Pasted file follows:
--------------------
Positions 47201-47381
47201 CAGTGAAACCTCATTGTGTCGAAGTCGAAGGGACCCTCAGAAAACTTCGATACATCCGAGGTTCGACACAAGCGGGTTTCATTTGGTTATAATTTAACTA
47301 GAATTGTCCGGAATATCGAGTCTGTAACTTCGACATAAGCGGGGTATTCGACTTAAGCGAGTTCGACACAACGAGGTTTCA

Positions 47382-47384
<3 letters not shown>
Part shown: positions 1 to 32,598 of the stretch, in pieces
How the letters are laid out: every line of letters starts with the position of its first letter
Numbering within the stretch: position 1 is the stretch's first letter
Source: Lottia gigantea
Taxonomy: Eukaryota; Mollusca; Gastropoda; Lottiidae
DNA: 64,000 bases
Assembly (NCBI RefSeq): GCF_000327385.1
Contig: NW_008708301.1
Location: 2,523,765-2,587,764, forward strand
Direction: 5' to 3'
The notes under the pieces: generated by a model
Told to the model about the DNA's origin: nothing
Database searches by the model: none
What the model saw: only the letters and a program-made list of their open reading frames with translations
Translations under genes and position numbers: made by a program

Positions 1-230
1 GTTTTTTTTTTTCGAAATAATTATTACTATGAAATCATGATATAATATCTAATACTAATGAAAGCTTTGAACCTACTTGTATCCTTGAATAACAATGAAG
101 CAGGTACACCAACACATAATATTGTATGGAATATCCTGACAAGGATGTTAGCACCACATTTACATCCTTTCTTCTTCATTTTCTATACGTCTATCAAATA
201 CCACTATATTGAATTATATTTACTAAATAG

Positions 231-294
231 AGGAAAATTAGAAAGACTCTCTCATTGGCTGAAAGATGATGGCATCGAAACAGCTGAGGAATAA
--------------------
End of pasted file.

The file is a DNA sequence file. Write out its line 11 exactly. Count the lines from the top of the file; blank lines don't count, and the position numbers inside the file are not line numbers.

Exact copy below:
DNA: 64,000 bases